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Heart Surgery without a Scalpel is a New Possibility

Update Date: Mar 25, 2013 10:20 AM EDT

Heart surgeries might not have to be all about cutting and stitching up anymore as a new technique avoids using the scalpel to open up patients' hearts. During the American College of Cardiology Conference that took place earlier in the month in San Francisco, CA, cardiologist Dr. Spencer King revealed his new method in fixing a heart valve without open-heart surgery. King, who is from the St. Joseph's Heart and Vascular Institute in Atlanta, GA, used a catheter to repair a heart valve, and now, he suggests that a lot of heart surgeries can be done with minimally invasive procedures.

This new approach to heart surgeries is being tested by several surgeons and has been shown to be very effective. The use of the catheter can help unclog arteries and fix certain heart rhythm complications. The method has expanded to being used for repairing valves, irregular heartbeats, holes within the heart, and several other defects that would have all required open-heart surgeries in the past. This new surgical option offers patients and doctors a safer way in fixing heart complications. Open-heart surgeries require the breaking of the breastbone, whereas this catheter method is barely invasive.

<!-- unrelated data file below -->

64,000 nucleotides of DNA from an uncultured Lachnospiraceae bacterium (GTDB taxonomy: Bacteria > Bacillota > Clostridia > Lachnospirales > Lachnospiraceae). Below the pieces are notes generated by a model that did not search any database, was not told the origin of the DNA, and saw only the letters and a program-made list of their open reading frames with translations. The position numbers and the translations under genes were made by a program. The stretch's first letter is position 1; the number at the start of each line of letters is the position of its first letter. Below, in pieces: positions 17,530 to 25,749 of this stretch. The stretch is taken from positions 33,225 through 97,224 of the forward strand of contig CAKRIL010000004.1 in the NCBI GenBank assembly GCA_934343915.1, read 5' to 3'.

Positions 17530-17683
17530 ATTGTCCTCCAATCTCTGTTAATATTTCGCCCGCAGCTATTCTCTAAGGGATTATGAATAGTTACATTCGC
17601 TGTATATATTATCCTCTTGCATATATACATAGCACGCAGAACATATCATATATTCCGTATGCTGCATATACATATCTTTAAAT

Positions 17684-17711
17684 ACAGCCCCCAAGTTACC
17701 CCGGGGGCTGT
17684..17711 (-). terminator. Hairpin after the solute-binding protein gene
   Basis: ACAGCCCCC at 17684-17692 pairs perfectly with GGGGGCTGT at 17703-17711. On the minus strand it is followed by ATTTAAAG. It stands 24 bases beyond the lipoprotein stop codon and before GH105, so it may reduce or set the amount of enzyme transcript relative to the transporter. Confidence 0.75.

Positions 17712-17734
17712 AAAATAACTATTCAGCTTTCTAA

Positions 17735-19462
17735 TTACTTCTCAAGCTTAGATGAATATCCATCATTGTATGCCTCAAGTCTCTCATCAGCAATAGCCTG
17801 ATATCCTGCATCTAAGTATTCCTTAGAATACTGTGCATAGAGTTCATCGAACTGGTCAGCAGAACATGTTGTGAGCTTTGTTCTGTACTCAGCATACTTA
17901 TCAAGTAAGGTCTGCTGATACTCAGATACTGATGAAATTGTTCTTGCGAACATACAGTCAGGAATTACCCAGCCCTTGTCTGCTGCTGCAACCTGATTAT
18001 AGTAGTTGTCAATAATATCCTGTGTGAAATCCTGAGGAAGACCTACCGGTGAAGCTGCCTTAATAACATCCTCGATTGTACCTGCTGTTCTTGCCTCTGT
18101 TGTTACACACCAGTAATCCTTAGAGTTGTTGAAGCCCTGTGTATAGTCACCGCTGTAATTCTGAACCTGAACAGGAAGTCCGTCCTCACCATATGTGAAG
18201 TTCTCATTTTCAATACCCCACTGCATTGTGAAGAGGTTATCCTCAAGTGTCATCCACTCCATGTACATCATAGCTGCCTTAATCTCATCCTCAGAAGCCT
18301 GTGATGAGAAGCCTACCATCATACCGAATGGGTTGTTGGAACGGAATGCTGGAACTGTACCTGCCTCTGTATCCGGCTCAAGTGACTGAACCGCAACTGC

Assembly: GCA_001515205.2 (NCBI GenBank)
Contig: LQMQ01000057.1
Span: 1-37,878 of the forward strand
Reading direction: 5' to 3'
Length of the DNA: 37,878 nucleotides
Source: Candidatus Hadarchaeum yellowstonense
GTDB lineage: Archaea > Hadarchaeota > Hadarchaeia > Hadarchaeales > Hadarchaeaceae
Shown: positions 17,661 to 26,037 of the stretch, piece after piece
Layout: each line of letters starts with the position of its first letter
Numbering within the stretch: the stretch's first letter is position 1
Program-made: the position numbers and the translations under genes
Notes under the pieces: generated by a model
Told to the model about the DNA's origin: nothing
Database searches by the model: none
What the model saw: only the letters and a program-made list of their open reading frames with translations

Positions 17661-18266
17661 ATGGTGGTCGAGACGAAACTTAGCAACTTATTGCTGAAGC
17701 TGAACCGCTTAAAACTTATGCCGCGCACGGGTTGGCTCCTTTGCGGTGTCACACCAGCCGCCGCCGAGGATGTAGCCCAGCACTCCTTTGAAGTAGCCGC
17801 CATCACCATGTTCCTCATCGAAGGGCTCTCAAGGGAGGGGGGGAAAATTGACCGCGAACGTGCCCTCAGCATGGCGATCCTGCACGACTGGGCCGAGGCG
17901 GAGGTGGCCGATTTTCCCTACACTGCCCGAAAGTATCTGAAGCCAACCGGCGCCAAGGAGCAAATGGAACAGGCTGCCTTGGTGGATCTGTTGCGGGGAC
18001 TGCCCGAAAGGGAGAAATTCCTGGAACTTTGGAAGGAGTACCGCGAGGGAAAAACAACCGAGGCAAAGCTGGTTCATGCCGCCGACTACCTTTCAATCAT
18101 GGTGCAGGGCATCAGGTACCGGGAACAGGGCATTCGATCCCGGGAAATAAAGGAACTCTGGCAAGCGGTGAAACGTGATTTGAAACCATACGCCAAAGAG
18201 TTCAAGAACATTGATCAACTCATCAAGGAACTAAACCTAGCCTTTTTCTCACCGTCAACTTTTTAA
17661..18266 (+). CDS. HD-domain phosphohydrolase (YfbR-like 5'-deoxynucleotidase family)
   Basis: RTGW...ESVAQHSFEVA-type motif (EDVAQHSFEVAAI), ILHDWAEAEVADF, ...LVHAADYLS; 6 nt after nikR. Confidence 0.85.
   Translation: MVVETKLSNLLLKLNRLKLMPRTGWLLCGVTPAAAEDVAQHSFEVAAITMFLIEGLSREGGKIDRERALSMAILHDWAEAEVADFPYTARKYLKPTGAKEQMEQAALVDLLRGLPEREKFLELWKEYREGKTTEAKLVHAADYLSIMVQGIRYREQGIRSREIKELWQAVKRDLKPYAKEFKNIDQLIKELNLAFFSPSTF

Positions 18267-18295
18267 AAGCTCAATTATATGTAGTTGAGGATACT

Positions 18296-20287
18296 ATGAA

"This is the replacement for the surgeon's knife. Instead of opening the chest, we're able to put catheters in through the leg, sometimes through the arm," King explained. "Many patients after having this kind of procedure in a day or two can go home."

The catheter method involves using the hollowness of these tubes in fixing defects and reshaping the heart tissues through the access of small holes and into blood vessels. Although this new technique and other treatment options using similar devices are gaining popularity, the procedure options are not for everyone and are still very new. However, according to King, this procedure is a safer alternative to open-heart surgeries for the elderly in particular.

Even though the effectiveness and benefits of new treatment options take years to measure, this new form of heart surgery promises to deliver good results. Current research regarding this method observes how this procedure can help patients with high blood pressure. If this type of procedure can open up new ways in dealing with heart complications and condition, it can be extremely valuable in the future. 

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